ESPN announced Tuesday that it would be creating a new event known as the Collegiate Esports Championship, a tournament series that could include hundreds of colleges and universities across North America.

Collegiate Esports Championship
The Collegiate Esports Championship will feature qualifying rounds leading to championship play in at least five different games. (Image: ESPN)

The series will begin with qualifiers, with the semifinals and finals taking place at the LAN Championship on May 10-12 during Comicpalooza at the George R. Brown Convention Center in Houston.

Overwatch, Starcraft II Among CEC Games

The Collegiate Esports Championship (CEC) will feature competition in a number of popular video game titles. In an ESPN report, some of the games mentioned included Street Fighter V, Overwatch, Hearthstone, Starcraft II, and Heroes of the Storm. ESPN is working with Collegiate Starleague and Tespa in order to host qualifying events.

According to ESPN, the CEC could help further facility the growth of college esports throughout North America.

“As universities continue to grow their esports programs at the varsity, non-varsity and club levels, we’re proud to be providing a platform for national exposure and recognition of some of the most talented players in the collegiate space,” ESPN vice president of digital media programming John Lasker said in a press release. “Through our collaboration with top publishers in the industry, players will be able to showcase their talent in high-level competition on some of the most prominent esports titles.”

ESPN plans to show the championship rounds, as well as some qualifiers, to various streaming platforms. Players will have the opportunity to win college scholarships through the competition.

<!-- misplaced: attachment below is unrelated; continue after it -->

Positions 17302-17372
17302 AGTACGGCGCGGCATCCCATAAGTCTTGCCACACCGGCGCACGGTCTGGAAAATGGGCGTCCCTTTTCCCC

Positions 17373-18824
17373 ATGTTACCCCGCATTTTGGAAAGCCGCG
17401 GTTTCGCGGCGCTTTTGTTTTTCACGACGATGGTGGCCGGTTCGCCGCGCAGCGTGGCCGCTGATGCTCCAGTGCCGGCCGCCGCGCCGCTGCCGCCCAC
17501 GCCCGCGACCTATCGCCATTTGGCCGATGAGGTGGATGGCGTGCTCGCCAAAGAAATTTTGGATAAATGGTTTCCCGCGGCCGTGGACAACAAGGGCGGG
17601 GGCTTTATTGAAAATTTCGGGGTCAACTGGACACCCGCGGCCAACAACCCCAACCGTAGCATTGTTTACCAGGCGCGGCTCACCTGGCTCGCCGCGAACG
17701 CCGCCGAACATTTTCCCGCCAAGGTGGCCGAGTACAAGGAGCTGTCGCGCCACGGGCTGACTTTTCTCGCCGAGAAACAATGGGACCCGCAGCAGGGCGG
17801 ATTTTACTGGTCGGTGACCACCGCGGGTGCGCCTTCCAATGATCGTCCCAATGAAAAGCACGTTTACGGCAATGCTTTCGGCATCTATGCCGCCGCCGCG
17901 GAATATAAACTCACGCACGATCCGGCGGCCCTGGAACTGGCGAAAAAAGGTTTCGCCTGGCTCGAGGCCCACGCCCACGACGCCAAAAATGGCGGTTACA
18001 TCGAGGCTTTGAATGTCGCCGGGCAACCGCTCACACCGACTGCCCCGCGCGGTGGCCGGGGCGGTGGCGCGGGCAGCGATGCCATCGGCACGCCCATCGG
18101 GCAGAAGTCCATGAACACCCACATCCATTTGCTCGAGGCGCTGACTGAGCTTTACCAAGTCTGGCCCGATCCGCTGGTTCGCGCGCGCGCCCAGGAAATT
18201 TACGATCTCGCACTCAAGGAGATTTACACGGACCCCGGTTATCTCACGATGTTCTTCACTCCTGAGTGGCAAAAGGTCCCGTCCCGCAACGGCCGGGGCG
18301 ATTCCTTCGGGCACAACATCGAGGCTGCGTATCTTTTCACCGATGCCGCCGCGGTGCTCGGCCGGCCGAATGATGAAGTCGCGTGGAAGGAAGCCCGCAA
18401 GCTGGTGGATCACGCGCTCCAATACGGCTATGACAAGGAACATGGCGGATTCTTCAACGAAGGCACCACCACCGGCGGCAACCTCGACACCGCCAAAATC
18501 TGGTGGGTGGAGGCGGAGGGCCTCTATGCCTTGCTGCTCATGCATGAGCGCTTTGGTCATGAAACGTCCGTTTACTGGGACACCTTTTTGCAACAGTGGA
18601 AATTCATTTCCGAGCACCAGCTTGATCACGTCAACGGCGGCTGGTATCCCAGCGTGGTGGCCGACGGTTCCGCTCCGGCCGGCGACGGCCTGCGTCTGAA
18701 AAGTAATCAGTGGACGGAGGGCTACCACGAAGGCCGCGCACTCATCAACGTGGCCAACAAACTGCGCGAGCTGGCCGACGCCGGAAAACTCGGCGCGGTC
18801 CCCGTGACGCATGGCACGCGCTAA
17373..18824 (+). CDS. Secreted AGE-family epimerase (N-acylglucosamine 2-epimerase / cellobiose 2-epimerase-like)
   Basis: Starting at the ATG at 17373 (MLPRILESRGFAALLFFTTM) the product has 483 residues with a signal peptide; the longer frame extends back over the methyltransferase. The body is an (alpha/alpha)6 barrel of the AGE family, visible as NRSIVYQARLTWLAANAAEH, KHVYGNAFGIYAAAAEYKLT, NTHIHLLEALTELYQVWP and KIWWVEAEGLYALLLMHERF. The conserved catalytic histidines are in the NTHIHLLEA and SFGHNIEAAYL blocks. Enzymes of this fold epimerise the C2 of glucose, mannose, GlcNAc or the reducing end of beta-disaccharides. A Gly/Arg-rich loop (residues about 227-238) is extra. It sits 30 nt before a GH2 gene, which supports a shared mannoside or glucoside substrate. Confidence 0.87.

Other than Street Fighter V, which was created by Capcom, the other titles mentioned in the release are all Blizzard Entertainment games.

“ESPN has been a terrific collaborator with Blizzard Esports over the years, having created monumental esports moments together, and we couldn’t be more excited to team up again to provide our collegiate players the opportunity to finish out the spring Tespa season on the big stage,” Todd Pawlowski, senior vice president of live experience for Blizzard Entertainment, said in a statement.

Esports Beginning to Take Form at Collegiate Level

As the esports industry continues to grow exponentially, competitive gaming has begun to take more of a structure at the collegiate level, though nothing quite as extensive as the NCAA exists for gamers.

Tespa, which was mentioned multiple times as having a major role in organizing qualifiers for CEC, is a network of more than 270 chapters at colleges across the United States and Canada to promote gaming culture.

There’s also the National Association of Collegiate Esports (NACE), which is a nonprofit association that is attempting to promote esports as a varsity activity. The first varsity esports program in the United States was founded in 2014, when Robert Morris University established a League of Legends team with scholarship opportunities for players. Founded in 2016, NACE now features more than 130 member schools that have esports programs, and provides millions in esports scholarships.

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